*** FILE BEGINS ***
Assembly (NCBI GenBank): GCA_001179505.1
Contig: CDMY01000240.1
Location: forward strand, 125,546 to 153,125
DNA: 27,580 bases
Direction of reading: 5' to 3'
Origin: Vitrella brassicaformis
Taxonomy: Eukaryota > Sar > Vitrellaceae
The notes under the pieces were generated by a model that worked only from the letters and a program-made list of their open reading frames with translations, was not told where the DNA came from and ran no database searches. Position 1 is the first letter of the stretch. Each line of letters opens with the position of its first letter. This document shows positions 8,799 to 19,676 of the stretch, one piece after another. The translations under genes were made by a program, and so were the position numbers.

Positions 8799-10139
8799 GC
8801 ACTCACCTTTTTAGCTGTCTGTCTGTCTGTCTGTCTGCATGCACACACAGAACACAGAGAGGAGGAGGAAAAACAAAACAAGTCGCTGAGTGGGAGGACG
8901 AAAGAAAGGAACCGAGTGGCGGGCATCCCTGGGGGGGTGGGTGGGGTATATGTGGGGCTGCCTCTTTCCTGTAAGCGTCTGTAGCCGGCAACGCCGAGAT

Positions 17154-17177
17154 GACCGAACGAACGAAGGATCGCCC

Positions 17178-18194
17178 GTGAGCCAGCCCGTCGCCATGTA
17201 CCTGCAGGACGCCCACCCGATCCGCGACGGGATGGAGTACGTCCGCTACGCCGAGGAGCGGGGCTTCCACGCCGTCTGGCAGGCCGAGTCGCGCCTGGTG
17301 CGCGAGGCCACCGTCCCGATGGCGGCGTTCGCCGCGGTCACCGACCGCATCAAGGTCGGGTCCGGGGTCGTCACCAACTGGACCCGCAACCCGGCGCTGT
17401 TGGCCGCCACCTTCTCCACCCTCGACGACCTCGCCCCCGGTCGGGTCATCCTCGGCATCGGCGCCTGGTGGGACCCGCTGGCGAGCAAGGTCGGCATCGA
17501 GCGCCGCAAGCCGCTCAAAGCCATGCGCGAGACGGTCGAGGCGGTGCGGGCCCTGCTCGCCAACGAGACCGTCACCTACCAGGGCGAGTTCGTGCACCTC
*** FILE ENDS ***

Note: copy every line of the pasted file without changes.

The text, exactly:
Assembly (NCBI GenBank): GCA_001179505.1
Contig: CDMY01000240.1
Location: forward strand, 125,546 to 153,125
DNA: 27,580 bases
Direction of reading: 5' to 3'
Origin: Vitrella brassicaformis
Taxonomy: Eukaryota > Sar > Vitrellaceae
The notes under the pieces were generated by a model that worked only from the letters and a program-made list of their open reading frames with translations, was not told where the DNA came from and ran no database searches. Position 1 is the first letter of the stretch. Each line of letters opens with the position of its first letter. This document shows positions 8,799 to 19,676 of the stretch, one piece after another. The translations under genes were made by a program, and so were the position numbers.

Positions 8799-10139
8799 GC
8801 ACTCACCTTTTTAGCTGTCTGTCTGTCTGTCTGTCTGCATGCACACACAGAACACAGAGAGGAGGAGGAAAAACAAAACAAGTCGCTGAGTGGGAGGACG
8901 AAAGAAAGGAACCGAGTGGCGGGCATCCCTGGGGGGGTGGGTGGGGTATATGTGGGGCTGCCTCTTTCCTGTAAGCGTCTGTAGCCGGCAACGCCGAGAT

Positions 17154-17177
17154 GACCGAACGAACGAAGGATCGCCC

Positions 17178-18194
17178 GTGAGCCAGCCCGTCGCCATGTA
17201 CCTGCAGGACGCCCACCCGATCCGCGACGGGATGGAGTACGTCCGCTACGCCGAGGAGCGGGGCTTCCACGCCGTCTGGCAGGCCGAGTCGCGCCTGGTG
17301 CGCGAGGCCACCGTCCCGATGGCGGCGTTCGCCGCGGTCACCGACCGCATCAAGGTCGGGTCCGGGGTCGTCACCAACTGGACCCGCAACCCGGCGCTGT
17401 TGGCCGCCACCTTCTCCACCCTCGACGACCTCGCCCCCGGTCGGGTCATCCTCGGCATCGGCGCCTGGTGGGACCCGCTGGCGAGCAAGGTCGGCATCGA
17501 GCGCCGCAAGCCGCTCAAAGCCATGCGCGAGACGGTCGAGGCGGTGCGGGCCCTGCTCGCCAACGAGACCGTCACCTACCAGGGCGAGTTCGTGCACCTC